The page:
These situations can be solved by using the same algorithm to fix the three corners of the bottom face. Put the solved color to the back, then look at the front and see where the side needs to go. If it needs to go left (= clockwise), use the algorithm that starts from the right and moves the top layer clockwise in the second step. If it needs to go to the right (= counter-clockwise), use the other one.

Let's put it into examples. The orange side is solved, the others are unsolved in the clockwise way:

From this situation, I think of where I want to move the middle part in the front to. The blue at the top of the front (= red) face needs to go to the left side. Therefore I need to turn the upper part clockwise. Use the three corner clockwise algorithm step here first then:

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You should see:

Turn the cube clockwise, so you see it like this:

To solve the cube completely, use the three corner counter-clockwise algorithm:

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If the situation above didn't fit, it's probably the counter-clockwise variant. The orange side is solved, the others are unsolved in the counter-clockwise way:

To solve this situation, three steps are necessary, but the used algorithms could be familiar to you as you may have used them previously already. Use the counter-clockwise "three corner solve" algorithm first, then turn the cube and then use the clockwise three corner solve. So step one:

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After this, you see the cube like this:

Turn the whole cube counter-clockwise (step 2), to be in this situation and solve it by using the clockwise algorithm:

To solve it, use the clockwise three corner solve algorithm again:

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Congratulations, the cube should be solved now!

## Rubiks 4x4

I like the genericness of the 4x4 cube as you can play it like a 3x3 and a 2x2, depending on how you scramble it. There are two extra steps and two parity situations, which in turn made me learn four more algorithms vs the 3x3.

Parity situations will be explained in the steps where they can occur.

### Solution steps

- Correct center pieces
- Correct pairs on every side
- Solving the top 3 layers like a 3x3
- Bottom color cross
- Bottom color face complete

#### Correct center pieces

White is top, yellow is bottom, on the sides I remember red, then blue, then orange, then green (RBOG). Since the edges and corners are not really to necessary to look at yet, getting a color next to its center is usually one move towards it, then "save" it by turning the color and then do a backwards move to keep the previously solved centers intact. To not move an already correctly colored piece from the current center, the center can be turned before moving the color from somewhere else into it.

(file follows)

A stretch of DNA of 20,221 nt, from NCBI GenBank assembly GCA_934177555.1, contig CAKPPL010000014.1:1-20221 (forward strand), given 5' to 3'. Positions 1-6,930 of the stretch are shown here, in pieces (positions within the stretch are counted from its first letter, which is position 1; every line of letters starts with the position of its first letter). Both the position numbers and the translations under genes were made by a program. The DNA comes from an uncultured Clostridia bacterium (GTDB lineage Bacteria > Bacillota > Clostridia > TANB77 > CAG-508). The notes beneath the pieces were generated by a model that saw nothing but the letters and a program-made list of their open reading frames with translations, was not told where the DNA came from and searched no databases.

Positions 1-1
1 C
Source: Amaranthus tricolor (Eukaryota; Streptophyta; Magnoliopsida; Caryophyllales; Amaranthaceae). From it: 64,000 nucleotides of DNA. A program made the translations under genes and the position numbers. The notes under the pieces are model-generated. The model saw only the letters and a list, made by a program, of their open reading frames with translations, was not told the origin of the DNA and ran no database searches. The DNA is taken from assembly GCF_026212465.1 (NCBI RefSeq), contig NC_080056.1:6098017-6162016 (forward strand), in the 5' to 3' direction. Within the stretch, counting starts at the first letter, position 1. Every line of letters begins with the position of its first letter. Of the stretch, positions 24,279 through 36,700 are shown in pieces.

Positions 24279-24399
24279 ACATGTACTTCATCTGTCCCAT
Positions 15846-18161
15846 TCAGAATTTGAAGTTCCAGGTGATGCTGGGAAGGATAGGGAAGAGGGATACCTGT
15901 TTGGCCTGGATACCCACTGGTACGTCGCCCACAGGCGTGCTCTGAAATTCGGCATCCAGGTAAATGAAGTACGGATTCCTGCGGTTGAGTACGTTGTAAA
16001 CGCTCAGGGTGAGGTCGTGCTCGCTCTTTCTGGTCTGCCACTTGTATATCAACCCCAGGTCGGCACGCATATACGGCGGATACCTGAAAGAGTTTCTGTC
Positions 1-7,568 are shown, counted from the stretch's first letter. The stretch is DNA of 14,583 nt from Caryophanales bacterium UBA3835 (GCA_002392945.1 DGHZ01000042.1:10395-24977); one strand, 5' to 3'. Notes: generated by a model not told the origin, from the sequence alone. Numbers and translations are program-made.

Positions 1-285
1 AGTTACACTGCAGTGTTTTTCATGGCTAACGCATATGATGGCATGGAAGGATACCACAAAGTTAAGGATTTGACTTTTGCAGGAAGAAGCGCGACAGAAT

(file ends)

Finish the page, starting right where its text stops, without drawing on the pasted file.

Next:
#### Correct pairs on every side

This makes all edges on the sides be of the same colors. As long as there are still broken sides, the algorithm is to move the same colors on the same face but in different directions. For example, you can put red-green on the right of the face you're looking at (red on the face, green on the side). Let's say it's on the upper right of the two possible center pieces. On the left, get red-green to the lower left, with red on the side and green on the face. Turning the lower half of the cube to the right should give you a working red-green side. Now move this away by turning the face. As an example, turning it counter-clockwise will move it to the top. Then turn the top face to move it away, saving the solved part. Then a broken part should be where the red-green was before. Turn the face clockwise again and now turn the lower body of the cube back again. The center pieces should be correct again and the red-green side should be solved "somewhere". It's not necessary that these side pieces are in the correct places yet. They only need to be solved so we can continue with the 4x4 like a 3x3 later.

When all sides are solved, there is a chance to a parity situation. Two sides are left broken with the same colors and they basically need to be switched. For me, I usually break one of the other sides intentionally then by using the same algorithm to solve them. When I have three broken parts, they can be moved in a way to solve all three.

When having a situation like the above example, this algorithm should solve all three parts:

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This ends up in this:

A second possibility is this:

Solving this situation is very similar to the one before.

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#### Solving the top 3 layers like a 3x3

There are a few steps now that feel like solving the 3x3 again. In essence, the top color gets a cross with the center pieces on the side, the top face corners get solved and then the side edges get put in correctly.

As mentioned before, the center piece on the top of the cube should be White. The center pieces on the sides are in this order: Red, Blue, Orange, Green. On the bottom, the center piece is Yellow.

##### Top cross

Look for the white side pieces. Move them to the side that matches the other color and make sure they fits together. For example like this: